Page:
As we commented with our disease education awareness efforts and those of others, as we've talked about previously, we do see the market continuing to grow and the number of hereditary patients with polyneuropathy being identified. So that's how we see the growth continuing quarter-on-quarter in a continuous and steady fashion.

Alethia Young -- Cantor Fitzgerald -- Analyst

Now regarding your givosiran question, Alethia let me just start by saying, we learned from our last experience that we should not be label soothsayers. So I don't want to get ahead of our seize on that issue. But we're in regulatory review now and our PDUFA date is February 4th, and I think that's where we should move at this point.

Sounds good.

Operator

We'll now move onto our next question from Maurice Raycroft of Jefferies. Please go ahead. Your line is now open.

Maurice Raycroft -- Jefferies -- Analyst

Hi, everyone. Congrats on the progress and thanks for taking my question. Just going to ask about the optional interim analysis in HELIOS-B. Can just remind how you decide to do the interim? What could happen there? And when that could happen? And what you're going to be looking for with that?

John Maraganore -- Chief Executive Officer

Great. Terrific, Maurice. Thanks for your congratulations in the beginning. Akshay, do you want to handle the question?

Akshay Vaishnaw -- President, Research & Development

Yeah, I mean, I think it's a little premature to get into those details now that some stuff we want to work through first before we share. The issue of interim depends so much on how things are going with the study and how quickly it enrolls. For example, we learned from the ENVISION study the enrollment occurred at such a pace that the interim almost became futile because the full data set was going to be available in a very timely fashion after the interim. So there's a lot to work through here. I think in due course we'll come back and visit at that point.

Maurice Raycroft -- Jefferies -- Analyst

Got it, OK. Thanks for taking my question.

John Maraganore -- Chief Executive Officer

Thanks, Maurice.

Operator

We'll now move on to our next question from Whitney Ijem of Guggenheim. Please go ahead. Your line is open.

Whitney Ijem -- Guggenheim -- Analyst

Good morning, guys. A couple of follow-ups on givosiran. So first in terms of the patient numbers you gave, I think you said 3,000 diagnosed in the US and Europe. Just wanted to double check, I recall a 5,000 number at some point. So this one, maybe I misheard, but kind of rectify those two numbers.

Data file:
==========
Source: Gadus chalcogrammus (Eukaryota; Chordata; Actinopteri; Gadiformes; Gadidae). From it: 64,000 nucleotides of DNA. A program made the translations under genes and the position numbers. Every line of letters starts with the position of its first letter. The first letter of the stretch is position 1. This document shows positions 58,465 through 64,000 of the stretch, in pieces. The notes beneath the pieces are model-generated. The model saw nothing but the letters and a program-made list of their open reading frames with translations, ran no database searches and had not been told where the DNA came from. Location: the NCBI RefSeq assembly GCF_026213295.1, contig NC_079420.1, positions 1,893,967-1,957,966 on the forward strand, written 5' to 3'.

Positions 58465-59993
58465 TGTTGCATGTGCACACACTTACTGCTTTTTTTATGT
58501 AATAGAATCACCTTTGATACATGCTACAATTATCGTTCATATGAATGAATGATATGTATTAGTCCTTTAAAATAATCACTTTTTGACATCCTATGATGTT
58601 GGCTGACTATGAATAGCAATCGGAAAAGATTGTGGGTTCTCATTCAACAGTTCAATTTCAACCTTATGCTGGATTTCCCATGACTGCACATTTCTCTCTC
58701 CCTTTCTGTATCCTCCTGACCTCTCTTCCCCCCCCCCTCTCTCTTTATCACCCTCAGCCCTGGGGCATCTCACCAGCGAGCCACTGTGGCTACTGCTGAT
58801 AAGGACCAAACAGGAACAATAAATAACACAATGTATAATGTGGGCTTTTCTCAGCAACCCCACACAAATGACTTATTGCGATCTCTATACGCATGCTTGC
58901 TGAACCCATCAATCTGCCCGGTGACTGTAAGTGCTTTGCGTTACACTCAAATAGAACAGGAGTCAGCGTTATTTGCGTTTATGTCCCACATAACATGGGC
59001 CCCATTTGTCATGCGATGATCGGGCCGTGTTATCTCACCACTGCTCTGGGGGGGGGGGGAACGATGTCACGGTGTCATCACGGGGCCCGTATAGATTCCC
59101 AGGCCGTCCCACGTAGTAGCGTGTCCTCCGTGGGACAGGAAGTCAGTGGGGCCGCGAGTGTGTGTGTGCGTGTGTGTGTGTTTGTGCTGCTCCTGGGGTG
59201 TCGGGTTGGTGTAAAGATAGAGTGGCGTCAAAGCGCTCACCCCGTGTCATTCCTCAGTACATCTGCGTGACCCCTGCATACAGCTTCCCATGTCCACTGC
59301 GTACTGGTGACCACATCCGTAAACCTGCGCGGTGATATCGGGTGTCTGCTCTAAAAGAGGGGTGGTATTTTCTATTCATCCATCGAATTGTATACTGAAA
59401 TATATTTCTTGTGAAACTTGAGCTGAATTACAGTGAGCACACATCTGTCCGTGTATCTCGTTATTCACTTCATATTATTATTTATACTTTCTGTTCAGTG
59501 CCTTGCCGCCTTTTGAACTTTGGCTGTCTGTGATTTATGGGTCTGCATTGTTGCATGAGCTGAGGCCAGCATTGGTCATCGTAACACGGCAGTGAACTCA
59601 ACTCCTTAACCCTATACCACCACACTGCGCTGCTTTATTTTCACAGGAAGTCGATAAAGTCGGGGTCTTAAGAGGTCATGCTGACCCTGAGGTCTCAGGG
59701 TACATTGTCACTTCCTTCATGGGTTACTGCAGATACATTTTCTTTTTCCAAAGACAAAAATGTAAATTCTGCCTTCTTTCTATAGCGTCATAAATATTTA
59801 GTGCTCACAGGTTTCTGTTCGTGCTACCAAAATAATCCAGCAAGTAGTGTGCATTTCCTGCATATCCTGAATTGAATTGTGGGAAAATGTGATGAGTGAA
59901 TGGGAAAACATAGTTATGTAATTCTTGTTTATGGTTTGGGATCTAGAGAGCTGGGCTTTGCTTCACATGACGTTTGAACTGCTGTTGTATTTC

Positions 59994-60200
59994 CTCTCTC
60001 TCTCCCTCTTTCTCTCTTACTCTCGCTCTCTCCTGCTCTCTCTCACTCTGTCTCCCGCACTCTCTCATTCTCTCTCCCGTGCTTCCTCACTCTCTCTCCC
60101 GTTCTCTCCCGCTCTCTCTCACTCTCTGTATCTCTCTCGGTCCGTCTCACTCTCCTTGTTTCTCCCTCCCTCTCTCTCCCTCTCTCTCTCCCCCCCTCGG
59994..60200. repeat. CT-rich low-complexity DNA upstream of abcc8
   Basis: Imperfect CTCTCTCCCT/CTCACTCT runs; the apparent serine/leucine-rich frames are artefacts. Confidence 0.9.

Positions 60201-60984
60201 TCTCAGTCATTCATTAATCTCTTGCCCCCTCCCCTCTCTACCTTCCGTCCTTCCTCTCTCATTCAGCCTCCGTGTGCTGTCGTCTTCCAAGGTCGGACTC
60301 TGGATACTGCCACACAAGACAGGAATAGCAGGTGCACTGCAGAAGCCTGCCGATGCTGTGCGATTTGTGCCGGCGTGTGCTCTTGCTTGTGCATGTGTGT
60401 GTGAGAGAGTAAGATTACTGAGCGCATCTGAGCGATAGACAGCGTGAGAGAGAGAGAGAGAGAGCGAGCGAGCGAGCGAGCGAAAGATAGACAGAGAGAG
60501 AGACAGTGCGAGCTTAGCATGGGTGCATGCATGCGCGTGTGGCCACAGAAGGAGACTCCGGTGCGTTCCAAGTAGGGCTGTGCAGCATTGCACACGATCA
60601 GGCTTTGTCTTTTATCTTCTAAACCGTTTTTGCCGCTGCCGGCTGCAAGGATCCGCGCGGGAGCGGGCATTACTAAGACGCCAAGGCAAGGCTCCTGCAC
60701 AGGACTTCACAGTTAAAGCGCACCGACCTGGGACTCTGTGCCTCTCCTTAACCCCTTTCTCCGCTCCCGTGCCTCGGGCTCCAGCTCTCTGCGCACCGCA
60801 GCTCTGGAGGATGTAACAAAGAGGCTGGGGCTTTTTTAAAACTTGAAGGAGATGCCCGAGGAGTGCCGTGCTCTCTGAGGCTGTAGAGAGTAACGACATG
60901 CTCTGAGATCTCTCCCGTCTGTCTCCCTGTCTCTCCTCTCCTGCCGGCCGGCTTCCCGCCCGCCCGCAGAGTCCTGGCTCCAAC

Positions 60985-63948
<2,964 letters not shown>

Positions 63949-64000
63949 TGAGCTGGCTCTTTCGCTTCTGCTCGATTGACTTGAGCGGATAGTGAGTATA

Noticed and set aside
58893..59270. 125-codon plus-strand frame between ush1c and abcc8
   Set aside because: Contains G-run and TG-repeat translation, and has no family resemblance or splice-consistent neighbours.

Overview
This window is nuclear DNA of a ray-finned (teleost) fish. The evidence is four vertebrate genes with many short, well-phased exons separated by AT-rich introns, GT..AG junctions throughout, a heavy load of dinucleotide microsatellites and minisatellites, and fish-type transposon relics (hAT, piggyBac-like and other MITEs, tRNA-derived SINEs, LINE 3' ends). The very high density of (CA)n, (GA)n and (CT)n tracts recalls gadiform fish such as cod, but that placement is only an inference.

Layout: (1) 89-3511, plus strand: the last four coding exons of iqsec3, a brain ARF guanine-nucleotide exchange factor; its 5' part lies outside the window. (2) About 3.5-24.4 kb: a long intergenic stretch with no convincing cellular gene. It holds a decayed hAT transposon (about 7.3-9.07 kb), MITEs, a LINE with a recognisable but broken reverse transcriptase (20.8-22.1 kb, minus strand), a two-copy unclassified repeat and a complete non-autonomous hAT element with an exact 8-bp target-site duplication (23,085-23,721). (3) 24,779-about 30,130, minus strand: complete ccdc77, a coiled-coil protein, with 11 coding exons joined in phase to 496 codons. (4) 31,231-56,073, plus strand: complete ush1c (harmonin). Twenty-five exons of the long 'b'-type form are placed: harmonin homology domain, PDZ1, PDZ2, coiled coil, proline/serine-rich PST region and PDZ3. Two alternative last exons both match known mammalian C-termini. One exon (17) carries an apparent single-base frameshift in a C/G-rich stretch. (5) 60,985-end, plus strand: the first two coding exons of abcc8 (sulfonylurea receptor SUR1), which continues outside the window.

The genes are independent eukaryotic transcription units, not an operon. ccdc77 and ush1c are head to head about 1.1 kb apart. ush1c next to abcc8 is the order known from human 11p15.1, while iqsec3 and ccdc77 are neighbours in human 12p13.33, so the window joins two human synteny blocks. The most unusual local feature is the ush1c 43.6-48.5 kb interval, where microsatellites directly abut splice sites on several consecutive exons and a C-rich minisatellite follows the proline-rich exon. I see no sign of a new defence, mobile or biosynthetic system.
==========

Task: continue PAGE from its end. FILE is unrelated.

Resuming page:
And then, in terms of the breakout of the 1,000 patients who have more frequent attacks, I guess, can you compare and contrast the frequency in those patients versus kind of the broader 3,000 number?

John Maraganore -- Chief Executive Officer

Yeah. Let me start and then Barry, you might want to add some more. As you can imagine Whitney, as we get closer to the approval, we've been sharpening our pencils to really nail down the prevalence rates and the diagnosed patients versus the undiagnosed patients. There's no change in the overall estimate of the 1,000 recurrent patients and the 5,000 sporadic patients that we've had out there. We believe those are still the right numbers.

But as we get really granular on the patients that have active disease and are diagnosed, there are a total -- we believe there are a total of 3,000 in the US and Europe, obviously a larger number in the rest of world. But 3,000 in the US and Europe, of which 1,000 of those 3,000 are those recurrent attack patients that have four attacks or more and then 2,000 of those 3,000 are the less recurrent patients. So the sporadic attack patients.

Now the 5,000 number is still the real number. And we believe that that's where it goes. But when we talk about actual diagnosed patients, we've always said it's than that 5,000 number. Barry, anything else to add to that?

Barry E. Greene -- President

No. I think you've covered it well, John.

Whitney Ijem -- Guggenheim -- Analyst

Okay. And then just one quick follow-up, have you commented on how many patients are ongoing in the OLE, the early access protocol? Thanks.

John Maraganore -- Chief Executive Officer

We haven't yet. And it's a protocol that was only opened up relatively recently as well. But, we'll provide more color as we get closer to approval for the product.

Whitney Ijem -- Guggenheim -- Analyst

Thanks.

John Maraganore -- Chief Executive Officer

All right. Thank you, Whitney.

Operator

We will now move onto our final question from Navin Jacob of UBS. Please proceed. Your line is open.

Sriker Nadipuram -- UBS -- Analyst

Hi, everyone. Thanks for taking my questions. This is actually Sriker Nadipuram on for Navin Jacob. First on ONPATTRO, just can you give us an initial sense of the number of patients in Japan? How the average dose in Japan compared to the average dose in the US? And then maybe I missed this, on the COGS assumption. When do you expect to run through the R&D expense product? And then I have just a longer-term question. I saw the Regeneron collaboration that a CNS asset was included, ALN-APP, that could possibly have applications to Alzheimer's disease. With the news -- the recent news, you guys have any updated thoughts on the priority of this program versus the others? Thanks very much.